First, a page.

Elements of healthcare reform, specifically Bundled Payments and Accountable Care Organizations (ACO), along with their new reimbursement models, are changing the healthcare landscape, creating new opportunities that involve both significant incentives and significant risks. This is particularly true in the spine specialty, due to the high number of providers involved, along with the potential for inappropriate care and resource overutilization.
Corazon believes that a comprehensive approach to the continuum-of-care for back pain is critical, as opposed to a focus on individual surgical episodes, which can cause patients to move from provider to provider, resulting in less than optimal outcomes. On the other hand, structuring a program to include all aspects of care across the full continuum for a particular condition like back pain, can lead to increased quality of care, reduced utilization of unnecessary services, and more satisfied patients.
Spine care can serve as an important building block in a hospital’s overall musculoskeletal program, but only if planned, developed, and managed effectively. If a strong foundation is present, a hospital-based spine program should have a considerable, positive impact on the hospital’s quality of care and contribution margin. For instance, while the average implant cost for lumbar spinal surgery can average approximately $13,000, the contribution margin can be as high $8,000 per case.
Corazon advises client hospitals on the challenges of caring for back pain and spine patients, and often offers proven strategies for establishing centers of excellence as a means to better organize this complex and diverse service line.
Corazon recommends attention to these four important elements that are essential in order to “survive and thrive” while providing spine care for your market:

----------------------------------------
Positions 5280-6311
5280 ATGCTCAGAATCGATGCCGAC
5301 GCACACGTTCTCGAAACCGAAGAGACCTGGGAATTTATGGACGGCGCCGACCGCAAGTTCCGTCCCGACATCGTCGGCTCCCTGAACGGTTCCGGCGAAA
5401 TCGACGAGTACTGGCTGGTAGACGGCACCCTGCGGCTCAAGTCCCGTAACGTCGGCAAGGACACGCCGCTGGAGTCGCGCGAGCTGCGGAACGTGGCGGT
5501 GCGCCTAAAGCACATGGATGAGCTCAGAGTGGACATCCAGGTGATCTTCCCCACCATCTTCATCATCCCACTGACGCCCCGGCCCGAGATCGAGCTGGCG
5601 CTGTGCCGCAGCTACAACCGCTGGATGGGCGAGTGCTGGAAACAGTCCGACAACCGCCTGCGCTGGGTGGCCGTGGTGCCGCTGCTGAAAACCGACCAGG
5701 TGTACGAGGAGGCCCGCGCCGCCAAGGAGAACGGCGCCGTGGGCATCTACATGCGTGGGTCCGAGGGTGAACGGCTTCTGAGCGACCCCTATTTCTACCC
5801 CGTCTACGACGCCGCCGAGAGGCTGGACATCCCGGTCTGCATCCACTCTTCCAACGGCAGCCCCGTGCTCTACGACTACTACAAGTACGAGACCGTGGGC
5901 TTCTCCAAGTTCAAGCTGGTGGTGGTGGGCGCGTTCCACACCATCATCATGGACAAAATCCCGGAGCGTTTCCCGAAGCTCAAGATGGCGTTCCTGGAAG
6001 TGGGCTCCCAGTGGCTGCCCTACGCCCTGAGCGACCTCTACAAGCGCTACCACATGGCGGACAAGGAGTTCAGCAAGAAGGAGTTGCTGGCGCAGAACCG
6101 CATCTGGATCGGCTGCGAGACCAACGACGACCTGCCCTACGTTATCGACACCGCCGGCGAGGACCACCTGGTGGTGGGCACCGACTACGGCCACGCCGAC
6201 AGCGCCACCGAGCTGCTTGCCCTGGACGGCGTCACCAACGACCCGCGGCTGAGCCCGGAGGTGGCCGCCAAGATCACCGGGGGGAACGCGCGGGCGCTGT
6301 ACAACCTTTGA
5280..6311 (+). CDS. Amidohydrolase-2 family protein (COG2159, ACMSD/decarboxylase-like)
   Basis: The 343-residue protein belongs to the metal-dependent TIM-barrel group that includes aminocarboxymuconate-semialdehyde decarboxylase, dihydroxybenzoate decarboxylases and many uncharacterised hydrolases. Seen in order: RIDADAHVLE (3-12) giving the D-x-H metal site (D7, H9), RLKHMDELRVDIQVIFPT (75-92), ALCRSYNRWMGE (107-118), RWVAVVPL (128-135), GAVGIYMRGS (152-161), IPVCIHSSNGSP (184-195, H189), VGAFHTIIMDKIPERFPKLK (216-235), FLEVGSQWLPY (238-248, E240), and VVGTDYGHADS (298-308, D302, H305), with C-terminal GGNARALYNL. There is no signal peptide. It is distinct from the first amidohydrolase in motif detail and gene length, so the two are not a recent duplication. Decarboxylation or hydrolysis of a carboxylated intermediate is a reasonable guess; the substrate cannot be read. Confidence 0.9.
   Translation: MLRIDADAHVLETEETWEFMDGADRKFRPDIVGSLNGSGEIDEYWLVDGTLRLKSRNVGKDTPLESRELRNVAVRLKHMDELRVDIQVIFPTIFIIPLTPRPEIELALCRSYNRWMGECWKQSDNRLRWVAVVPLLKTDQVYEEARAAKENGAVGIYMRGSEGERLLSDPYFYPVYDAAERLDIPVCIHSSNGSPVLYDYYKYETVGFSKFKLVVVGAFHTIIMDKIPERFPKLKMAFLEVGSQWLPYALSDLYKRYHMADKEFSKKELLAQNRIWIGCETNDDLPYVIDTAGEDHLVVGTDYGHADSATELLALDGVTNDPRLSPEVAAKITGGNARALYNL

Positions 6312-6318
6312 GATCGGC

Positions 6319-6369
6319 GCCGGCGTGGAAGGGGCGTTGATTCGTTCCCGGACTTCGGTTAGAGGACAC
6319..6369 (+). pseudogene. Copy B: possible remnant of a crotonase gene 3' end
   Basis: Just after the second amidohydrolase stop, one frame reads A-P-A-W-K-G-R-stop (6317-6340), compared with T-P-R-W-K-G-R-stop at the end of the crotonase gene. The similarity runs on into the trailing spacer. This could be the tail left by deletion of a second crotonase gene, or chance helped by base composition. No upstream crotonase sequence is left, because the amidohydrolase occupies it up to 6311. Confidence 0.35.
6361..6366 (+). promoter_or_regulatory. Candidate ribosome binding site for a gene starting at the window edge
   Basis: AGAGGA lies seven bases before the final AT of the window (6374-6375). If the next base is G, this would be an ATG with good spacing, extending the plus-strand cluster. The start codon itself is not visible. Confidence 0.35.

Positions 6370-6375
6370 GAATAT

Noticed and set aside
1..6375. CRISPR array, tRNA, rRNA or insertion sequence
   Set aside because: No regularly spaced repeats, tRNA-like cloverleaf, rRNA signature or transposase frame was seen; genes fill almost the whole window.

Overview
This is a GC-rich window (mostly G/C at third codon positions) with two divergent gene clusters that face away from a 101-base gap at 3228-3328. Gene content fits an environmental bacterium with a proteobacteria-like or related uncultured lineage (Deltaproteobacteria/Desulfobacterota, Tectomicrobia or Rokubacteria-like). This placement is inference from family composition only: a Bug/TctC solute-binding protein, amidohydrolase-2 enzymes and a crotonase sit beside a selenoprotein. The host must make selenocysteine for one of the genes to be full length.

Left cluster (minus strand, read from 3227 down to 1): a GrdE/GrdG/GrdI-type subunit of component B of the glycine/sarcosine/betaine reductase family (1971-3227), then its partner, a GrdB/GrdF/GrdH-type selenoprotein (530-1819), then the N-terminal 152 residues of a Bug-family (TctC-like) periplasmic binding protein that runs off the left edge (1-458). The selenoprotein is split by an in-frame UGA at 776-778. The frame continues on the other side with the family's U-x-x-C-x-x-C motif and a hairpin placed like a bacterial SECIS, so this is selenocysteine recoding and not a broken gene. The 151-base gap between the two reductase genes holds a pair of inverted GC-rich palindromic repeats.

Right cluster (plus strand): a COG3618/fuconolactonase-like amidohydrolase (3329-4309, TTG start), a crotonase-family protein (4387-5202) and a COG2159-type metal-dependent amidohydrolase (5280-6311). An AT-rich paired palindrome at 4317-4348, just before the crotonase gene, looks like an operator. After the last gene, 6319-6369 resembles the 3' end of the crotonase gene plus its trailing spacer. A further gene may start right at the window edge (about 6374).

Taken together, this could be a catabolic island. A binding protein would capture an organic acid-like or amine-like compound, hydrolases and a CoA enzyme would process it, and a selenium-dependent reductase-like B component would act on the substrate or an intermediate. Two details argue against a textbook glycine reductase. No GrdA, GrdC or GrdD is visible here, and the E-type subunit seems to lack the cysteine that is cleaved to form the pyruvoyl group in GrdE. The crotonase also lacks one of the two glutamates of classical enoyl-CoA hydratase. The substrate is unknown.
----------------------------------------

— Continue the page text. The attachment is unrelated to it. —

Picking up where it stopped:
1) Focus on the full continuum-of-care for back pain, from the conservative low back-pain patient to the complex surgical spine candidates and everyone in between. This can be effectively accomplished by:
a) Establishing a back pain care algorithm that allows the patient to receive the appropriate care from the appropriate provider at the appropriate time. This approach will minimize patient confusion and will likely evolve into a major satisfier. Implementing a nurse navigator model, wherein the navigator acts as a patient advocate to guide the patient along the care continuum, can also assist.
b) Developing a cooperative partnership among surgeons, PCPs, Diagnostics, Physical Medicine, Physical Therapy, and Pain Management. In some markets, integrating chiropractors as providers can be beneficial, especially when viewing these practitioners as a patient point-of-entry and referral source. Working collaboratively with this large group of various caregivers can create a greater influx of patients to the program.
2) Understand the care processes and cost for each episode of care. This facilitates streamlined processes, thereby creating the potential for reducing overall costs. The following actions play a major role in establishing efficient, effective processes for spine care, which will ensure readiness for Bundled Payments: